Love reappraisal showed no effect on either love or mood, but still dulled the emotional response to the photo. The authors classify love for another person as a learned motivation, similar to thirst or hunger, that pushes a person toward their partner in thought and in behavior.
That can in turn elicit different emotions based on the situation. When love is reciprocated, one can feel joy, or, in the case of a breakup, persistent love feelings are associated with sadness and difficulty recovering an independent sense of self.
Classifying love as a motivation is controversial in the field; other experts believe that love is an emotion, like anger, or a script, like riding a bike. However, the endurance of love feelings (which last much longer than a typical bout of anger or joy), the complexity of these feelings (both positive and negative) and the intensity of infatuation all signal a motivation, the authors write.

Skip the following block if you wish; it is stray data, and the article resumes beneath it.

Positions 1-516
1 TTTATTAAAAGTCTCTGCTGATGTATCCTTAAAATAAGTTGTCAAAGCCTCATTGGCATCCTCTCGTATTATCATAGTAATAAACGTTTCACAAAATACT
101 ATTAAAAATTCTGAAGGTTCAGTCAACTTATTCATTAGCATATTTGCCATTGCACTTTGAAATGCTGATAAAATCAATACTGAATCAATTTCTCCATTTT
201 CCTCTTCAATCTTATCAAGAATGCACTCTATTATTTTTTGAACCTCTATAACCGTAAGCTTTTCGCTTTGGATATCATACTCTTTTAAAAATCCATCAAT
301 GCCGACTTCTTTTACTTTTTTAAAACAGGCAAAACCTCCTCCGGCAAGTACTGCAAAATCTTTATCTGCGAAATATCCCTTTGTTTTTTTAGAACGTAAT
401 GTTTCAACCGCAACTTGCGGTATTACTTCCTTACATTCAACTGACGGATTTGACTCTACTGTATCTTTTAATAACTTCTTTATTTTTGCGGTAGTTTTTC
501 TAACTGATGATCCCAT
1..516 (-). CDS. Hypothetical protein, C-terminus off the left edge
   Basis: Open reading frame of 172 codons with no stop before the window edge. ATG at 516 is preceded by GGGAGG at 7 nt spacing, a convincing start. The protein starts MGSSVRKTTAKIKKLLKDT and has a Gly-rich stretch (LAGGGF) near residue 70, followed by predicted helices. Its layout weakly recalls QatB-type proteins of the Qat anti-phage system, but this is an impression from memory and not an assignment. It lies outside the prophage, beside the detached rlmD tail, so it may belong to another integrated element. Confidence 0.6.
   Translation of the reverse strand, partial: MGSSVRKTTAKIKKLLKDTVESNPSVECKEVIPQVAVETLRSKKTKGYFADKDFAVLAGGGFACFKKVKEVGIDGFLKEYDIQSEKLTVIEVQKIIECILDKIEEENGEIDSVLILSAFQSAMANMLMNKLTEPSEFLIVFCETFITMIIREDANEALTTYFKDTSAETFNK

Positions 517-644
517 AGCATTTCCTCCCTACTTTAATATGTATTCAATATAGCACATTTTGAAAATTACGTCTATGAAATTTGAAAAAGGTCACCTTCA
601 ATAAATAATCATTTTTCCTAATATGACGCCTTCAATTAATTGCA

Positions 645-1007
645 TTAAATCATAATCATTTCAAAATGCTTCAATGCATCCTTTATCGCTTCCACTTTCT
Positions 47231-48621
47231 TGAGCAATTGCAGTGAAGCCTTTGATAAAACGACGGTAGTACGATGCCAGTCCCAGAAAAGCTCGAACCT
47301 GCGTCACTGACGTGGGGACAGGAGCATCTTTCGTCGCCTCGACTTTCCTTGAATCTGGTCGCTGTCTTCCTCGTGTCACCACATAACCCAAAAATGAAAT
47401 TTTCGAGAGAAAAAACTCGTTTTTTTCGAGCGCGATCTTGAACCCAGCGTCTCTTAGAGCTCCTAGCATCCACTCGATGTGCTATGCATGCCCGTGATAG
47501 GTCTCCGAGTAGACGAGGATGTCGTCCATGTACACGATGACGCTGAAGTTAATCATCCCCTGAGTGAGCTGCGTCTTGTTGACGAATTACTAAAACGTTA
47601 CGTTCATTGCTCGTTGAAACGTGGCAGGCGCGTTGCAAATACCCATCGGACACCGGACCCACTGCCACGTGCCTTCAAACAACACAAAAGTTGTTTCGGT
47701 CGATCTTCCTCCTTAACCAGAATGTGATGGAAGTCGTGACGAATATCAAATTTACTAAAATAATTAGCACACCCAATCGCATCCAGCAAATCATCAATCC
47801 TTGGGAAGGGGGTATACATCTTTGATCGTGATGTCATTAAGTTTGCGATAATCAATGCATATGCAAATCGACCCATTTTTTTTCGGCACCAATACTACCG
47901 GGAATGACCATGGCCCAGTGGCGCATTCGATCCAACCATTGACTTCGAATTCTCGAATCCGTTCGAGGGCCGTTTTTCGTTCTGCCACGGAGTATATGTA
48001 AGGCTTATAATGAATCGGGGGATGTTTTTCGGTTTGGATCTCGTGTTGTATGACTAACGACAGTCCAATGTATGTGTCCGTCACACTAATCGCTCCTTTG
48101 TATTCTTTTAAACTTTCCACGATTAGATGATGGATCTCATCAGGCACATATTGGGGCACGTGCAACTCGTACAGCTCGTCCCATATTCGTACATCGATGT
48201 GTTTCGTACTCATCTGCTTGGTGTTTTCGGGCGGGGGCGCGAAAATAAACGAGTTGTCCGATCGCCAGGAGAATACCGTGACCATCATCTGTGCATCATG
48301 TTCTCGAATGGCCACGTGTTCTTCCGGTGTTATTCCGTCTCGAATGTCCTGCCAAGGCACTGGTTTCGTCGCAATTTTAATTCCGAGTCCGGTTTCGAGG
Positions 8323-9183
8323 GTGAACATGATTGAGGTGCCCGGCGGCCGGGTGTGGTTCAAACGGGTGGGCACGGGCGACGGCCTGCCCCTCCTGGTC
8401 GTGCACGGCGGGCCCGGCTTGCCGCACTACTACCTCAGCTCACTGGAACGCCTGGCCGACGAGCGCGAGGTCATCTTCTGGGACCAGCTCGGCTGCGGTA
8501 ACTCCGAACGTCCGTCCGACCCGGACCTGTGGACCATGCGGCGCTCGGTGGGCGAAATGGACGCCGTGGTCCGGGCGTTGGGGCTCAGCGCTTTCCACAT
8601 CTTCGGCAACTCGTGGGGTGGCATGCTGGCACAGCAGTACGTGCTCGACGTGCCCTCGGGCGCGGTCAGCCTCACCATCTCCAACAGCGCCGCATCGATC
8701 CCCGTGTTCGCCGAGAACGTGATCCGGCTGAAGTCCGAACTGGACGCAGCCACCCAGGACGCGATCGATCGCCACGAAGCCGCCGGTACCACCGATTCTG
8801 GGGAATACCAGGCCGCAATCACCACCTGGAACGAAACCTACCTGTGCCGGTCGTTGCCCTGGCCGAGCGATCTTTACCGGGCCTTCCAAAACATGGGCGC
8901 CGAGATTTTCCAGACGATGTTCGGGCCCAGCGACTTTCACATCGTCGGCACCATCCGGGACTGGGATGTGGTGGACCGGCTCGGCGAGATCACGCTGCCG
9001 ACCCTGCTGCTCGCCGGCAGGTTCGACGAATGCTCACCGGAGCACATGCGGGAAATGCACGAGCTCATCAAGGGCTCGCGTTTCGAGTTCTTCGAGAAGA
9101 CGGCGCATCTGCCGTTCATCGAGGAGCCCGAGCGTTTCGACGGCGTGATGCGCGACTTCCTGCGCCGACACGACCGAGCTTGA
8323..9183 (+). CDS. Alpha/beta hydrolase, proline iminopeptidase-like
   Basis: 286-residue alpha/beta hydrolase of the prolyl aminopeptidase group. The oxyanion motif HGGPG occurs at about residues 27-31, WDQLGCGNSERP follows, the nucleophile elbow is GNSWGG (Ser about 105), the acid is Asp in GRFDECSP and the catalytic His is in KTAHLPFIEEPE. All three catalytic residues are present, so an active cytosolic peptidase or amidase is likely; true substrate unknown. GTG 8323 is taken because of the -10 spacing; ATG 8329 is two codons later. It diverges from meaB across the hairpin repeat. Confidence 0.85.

To get over a breakup, heartbroken people change their way of thinking, which takes time. Just as it can be challenging to fight other motivations like food or drug cravings, “love regulation doesn’t work like an on/off switch,” Langeslag says. “To make a lasting change, you’ll probably have to regulate your love feelings regularly,” because the effects likely wear off after a short time.
Writing a list of as many negative things about your ex as you can think of once a day until you feel better may be effective, she says. Though this exercise tends to make people feel worse, Langeslag says that this effect goes away. Her past research found that negative reappraisal also decreased infatuation and attachment to the ex, so it will make you feel better in the long run, she says.
The findings are particularly relevant in the age of social media, when photos of exes, and the resulting pangs of love, may come up frequently. “All three strategies may make it easier for people to deal with encounters and reminders of the ex-partner in real-life and on social media,” Langeslag says.